Magazine article The Spectator

National Treasure

Magazine article The Spectator

National Treasure

Article excerpt

Chopin is a difficult composer to celebrate, at least in the festivals of larger format. Countless piano recitals don't really fit the bill and the music which includes orchestra is not the best of him.

He surely was a miniaturist - perhaps the most compelling there has ever been. Which other composer can set a mood so securely in the very first bar, and then sustain it as a single shaft of thought to the end? He is like a painter who with three strokes of the brush has told you all you need to know about what is to follow, so that what does follow already seems like a familiar and longed-for friend.

Of course this kind of writing doesn't work very well in a building the size of the Albert Hall. The Proms could have staged a mini-Chopin festival in their second venue, Cadogan Hall, but in fact only two of their concerts have featured his music, both of them in the Albert Hall and one of them featuring the inevitable Second Piano Concerto. This piano concerto has shown itself to be a convenient halfway house for festivals which want both Chopin and an orchestral concert, and I imagine this single, unrepresentative work will be the most performed of all. It cropped up again at the Edinburgh Festival on 17 August in a rarely heard chamber music version, played by Melvyn Tan and Skampa. Otherwise this festival also relegated Chopin to one or two items in more general programmes. The person who seems to have done the most for Chopin this summer is the pianist Joanna MacGregor, both in her planning for the Bath Festival last May ('Chopin, Poet of the Piano') and in her own recitals. An example of the latter will take place on 14 September at Brunel University, when she will explore the Mazurkas.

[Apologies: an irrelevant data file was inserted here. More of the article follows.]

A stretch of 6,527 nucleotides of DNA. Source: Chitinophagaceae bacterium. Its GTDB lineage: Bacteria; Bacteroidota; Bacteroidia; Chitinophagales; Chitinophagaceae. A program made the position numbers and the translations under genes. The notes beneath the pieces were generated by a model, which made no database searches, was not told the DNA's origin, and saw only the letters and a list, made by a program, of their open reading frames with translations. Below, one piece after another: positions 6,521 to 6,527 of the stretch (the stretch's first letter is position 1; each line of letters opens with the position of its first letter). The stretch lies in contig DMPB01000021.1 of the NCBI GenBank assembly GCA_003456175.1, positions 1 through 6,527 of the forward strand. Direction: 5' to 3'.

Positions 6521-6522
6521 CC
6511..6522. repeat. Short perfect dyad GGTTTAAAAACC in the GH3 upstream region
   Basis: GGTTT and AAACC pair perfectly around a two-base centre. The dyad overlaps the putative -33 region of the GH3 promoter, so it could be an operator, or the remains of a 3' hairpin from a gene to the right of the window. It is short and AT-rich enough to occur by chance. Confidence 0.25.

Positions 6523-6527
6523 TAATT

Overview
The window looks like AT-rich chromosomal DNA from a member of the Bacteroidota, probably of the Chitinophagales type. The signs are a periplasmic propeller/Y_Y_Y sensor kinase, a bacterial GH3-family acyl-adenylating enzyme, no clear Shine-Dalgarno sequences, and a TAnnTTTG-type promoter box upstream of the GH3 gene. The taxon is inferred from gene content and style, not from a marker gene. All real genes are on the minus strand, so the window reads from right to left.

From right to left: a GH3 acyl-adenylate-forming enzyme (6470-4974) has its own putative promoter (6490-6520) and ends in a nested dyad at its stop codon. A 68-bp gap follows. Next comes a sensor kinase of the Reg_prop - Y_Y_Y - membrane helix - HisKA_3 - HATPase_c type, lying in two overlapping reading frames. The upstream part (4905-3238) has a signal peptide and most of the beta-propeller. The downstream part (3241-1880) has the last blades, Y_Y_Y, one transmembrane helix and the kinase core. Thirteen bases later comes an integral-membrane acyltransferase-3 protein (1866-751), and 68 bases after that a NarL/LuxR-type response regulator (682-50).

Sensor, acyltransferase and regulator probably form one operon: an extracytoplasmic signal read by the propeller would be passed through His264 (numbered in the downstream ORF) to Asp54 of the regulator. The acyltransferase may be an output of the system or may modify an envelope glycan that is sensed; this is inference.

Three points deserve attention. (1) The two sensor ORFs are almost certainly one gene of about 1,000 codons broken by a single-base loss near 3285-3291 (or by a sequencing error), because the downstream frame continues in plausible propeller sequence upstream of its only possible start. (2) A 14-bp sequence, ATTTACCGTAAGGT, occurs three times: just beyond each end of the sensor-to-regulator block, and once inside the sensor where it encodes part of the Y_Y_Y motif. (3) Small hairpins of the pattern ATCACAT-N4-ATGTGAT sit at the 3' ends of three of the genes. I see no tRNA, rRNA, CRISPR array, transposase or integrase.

Such half-heartedness and general barrel scraping is not the way the Poles are going about their hero's anniversary. The 'Chopin and his Europe' festival in Warsaw has been running for the whole of the month of August, presenting 55 concerts, every one of which containing music by the master. Well, almost. Beethoven's Missa Solemnis was performed by Philippe Herreweghe in an orchestration which Chopin would have recognised (as Eddie Izzard once said of Gerry Dorsey when he hit on the name Engelbert Humperdinck, I would love to have been a fly on the wall when that one was worked through); and Chopin's experience of opera apparently ran to Meyerbeer and Rossini. …

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